As Pakistan's foreign secretary arrives in New Delhi for yet another round of high level talks, this time for the sole purpose of keeping the "dialogue" on track, it looks more and more as though the two nations have nothing to talk about.
This week's discussion will be dominated by the supposed revelations of captured terror suspect Abu Jundal, aka Zabiuddin Ansari, who has reportedly told his Indian interrogators that Pakistan's Inter-Services Intelligence agency was directly involved in coordinating the November 2008 attacks on Mumbai. Jundal/Ansari knows this, according to interrogation-room leaks, because he was sitting in the "control room" in Karachi from where the ISI officers and members of Lashkar-e-Taiba issued instructions to the attackers by telephone. Moreover, he taught them Hindi in Pakistan to help them blend in before the attack.
"Indian Foreign Secretary Ranjan Mathai will forcefully raise the role of Pakistani state agencies in helping terror group Lashkar-e-Toiba carry out the November 2008 attack on Mumbai. Mathai will also focus on several other issues, including nuclear confidence building measures and India's demand to free Sarabjit Singh during his interaction with Pakistani Foreign Secretary Jalil Abbas Jilani."
But as the public sparring over these allegations has indicated, this "dialogue" is going to take a familiar form for India-Pakistan negotiations: Accuse, accuse, accuse, deny, deny, deny. India plans to hand over what its officials believe is a damning dossier of evidence. But even if they had live footage of Ansari eating kebabs with the head of the ISI, convicted Mumbai terrorist Ajmal Kasab and Osama bin Laden himself, and an audio recording of the lot of them planning the Mumbai assault, nobody would acknowledge it as a smoking gun.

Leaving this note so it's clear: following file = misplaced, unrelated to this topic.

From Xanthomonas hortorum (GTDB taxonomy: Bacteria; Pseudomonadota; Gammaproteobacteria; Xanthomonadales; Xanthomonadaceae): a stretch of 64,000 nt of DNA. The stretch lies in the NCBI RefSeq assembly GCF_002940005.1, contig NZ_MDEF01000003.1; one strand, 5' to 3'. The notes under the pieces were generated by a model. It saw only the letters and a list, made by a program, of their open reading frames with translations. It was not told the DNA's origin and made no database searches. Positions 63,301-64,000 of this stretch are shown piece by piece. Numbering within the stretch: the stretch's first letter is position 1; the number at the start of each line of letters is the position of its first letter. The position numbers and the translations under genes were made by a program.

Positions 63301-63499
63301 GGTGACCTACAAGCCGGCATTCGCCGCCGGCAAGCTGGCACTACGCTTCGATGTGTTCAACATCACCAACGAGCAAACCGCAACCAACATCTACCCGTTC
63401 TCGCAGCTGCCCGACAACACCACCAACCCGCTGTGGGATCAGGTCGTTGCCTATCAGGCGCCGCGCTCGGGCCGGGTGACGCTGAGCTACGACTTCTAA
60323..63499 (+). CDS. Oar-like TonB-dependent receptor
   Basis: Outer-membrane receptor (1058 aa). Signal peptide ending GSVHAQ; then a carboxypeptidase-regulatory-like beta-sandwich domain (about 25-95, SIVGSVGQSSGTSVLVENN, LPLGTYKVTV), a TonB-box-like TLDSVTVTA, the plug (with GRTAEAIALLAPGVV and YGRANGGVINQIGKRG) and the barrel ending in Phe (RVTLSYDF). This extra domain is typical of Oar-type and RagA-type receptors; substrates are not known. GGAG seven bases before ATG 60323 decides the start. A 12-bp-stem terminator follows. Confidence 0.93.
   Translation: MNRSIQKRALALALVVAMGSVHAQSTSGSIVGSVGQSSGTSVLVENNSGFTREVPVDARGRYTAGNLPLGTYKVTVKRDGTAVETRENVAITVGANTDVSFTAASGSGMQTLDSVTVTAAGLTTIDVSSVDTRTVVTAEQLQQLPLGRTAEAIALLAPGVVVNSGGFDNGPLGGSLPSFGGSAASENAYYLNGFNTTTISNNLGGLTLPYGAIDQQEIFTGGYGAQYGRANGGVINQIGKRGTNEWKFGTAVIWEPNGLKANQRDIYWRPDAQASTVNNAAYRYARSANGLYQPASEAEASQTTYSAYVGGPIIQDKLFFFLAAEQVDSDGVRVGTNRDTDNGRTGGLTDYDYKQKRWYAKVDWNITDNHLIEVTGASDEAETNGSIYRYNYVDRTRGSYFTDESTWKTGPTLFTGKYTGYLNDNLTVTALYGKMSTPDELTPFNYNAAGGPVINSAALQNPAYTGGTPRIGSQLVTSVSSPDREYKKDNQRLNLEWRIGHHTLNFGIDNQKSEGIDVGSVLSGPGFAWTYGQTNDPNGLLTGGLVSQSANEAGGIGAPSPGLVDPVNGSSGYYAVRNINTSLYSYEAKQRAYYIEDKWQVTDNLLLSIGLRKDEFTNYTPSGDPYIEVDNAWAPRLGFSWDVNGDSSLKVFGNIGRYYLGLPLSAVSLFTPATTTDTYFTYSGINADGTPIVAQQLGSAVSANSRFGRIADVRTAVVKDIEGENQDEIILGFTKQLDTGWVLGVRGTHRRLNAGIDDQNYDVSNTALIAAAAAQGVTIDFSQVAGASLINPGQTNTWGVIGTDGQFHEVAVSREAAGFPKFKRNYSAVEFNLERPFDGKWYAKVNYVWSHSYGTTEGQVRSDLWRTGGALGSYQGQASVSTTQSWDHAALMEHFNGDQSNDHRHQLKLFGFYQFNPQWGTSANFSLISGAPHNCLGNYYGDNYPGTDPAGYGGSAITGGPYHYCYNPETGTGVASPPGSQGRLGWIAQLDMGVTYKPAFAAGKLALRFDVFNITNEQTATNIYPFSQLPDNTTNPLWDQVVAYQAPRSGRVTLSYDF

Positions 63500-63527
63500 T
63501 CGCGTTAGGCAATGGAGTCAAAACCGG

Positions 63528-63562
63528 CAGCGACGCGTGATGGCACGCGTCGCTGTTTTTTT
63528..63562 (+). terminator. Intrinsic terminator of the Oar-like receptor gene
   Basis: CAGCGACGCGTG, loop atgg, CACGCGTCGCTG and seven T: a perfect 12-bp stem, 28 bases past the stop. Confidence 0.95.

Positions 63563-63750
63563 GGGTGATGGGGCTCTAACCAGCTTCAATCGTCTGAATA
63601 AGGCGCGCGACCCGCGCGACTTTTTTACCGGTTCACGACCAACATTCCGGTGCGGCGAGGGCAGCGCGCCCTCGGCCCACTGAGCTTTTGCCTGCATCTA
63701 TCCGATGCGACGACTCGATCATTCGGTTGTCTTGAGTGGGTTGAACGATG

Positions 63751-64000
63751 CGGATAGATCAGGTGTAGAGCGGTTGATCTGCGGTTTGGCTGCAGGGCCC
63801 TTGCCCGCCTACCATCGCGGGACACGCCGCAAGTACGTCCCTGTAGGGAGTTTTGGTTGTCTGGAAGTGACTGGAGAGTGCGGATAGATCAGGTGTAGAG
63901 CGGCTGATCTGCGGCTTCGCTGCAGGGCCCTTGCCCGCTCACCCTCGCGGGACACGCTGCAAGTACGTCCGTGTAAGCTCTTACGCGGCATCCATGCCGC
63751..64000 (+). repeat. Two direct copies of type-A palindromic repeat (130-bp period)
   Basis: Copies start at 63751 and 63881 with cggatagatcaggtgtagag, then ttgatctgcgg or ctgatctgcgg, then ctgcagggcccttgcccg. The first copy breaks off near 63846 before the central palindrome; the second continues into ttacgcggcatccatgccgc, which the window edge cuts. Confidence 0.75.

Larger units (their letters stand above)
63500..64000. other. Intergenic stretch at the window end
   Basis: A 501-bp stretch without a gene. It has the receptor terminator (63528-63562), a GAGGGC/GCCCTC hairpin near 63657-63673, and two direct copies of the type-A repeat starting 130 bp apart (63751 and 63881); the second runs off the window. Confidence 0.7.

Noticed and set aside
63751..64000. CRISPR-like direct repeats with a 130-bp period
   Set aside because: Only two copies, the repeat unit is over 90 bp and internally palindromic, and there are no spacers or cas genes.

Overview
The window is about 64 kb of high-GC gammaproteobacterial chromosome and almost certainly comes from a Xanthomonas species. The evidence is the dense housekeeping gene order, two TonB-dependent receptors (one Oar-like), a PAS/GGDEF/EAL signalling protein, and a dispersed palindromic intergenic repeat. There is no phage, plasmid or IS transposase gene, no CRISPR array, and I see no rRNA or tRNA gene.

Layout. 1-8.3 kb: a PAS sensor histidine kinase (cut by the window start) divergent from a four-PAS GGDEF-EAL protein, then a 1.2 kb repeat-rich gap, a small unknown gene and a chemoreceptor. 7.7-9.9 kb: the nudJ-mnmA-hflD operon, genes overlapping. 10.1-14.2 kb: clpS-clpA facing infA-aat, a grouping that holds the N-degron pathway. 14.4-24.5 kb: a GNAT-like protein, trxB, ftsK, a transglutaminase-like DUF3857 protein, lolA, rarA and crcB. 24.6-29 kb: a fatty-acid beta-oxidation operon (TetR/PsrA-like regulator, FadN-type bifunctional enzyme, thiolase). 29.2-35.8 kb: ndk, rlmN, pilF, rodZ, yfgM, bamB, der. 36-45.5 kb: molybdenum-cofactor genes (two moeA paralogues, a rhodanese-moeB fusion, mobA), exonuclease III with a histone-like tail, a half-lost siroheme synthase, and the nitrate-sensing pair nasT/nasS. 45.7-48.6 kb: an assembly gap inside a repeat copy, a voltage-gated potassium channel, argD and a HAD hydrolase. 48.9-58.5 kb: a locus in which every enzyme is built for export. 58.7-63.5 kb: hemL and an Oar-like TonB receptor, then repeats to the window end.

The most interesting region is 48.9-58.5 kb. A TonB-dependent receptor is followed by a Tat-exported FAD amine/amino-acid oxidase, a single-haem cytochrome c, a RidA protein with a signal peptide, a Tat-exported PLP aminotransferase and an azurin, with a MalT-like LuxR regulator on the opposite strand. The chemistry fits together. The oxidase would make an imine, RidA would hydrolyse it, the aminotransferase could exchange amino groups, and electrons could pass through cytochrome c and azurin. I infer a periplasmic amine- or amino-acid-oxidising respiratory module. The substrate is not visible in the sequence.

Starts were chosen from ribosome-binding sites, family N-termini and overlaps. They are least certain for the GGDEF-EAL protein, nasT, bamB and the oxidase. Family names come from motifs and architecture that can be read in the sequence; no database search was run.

Bottom line: There is absolutely zero chance that Islamabad will take any action based on the evidence that India is collecting -- even if New Delhi takes the more prudent path and waits to present it in a fully considered and vetted package after the interrogation and investigation of Ansari / Jundal's claims is completed. (It's not clear Islamabad could actually do anything, even if we accept that they might desire to).
If anything, all that is at stake is the public relations battle (for the international audience), in which India is forever concerned with making sure that it appears the rational, peace-seeking partner in this tired dance. And, quite frankly, there's no point to that either. The days when Pakistan could confuse the issue of cross-border terrorism with insistence that it is the wronged party in Kashmir are over. And even though Hillary Clinton was forced to apologize for accidental-on-purpose drone strikes to get Pakistan to reopen NATO supply routes into Afghanistan, the writing is on the wall as far as where Washington's thoughts are headed on the US-Islamabad-New Delhi triangle.
As such, this was a perfect opportunity for India to cancel their invitation.
They may say talking is good. But it's pointless and counterproductive to negotiate for negotiations' sake, or simply to keep up appearances for other countries that are needlessly apprehensive about a full-scale shooting war.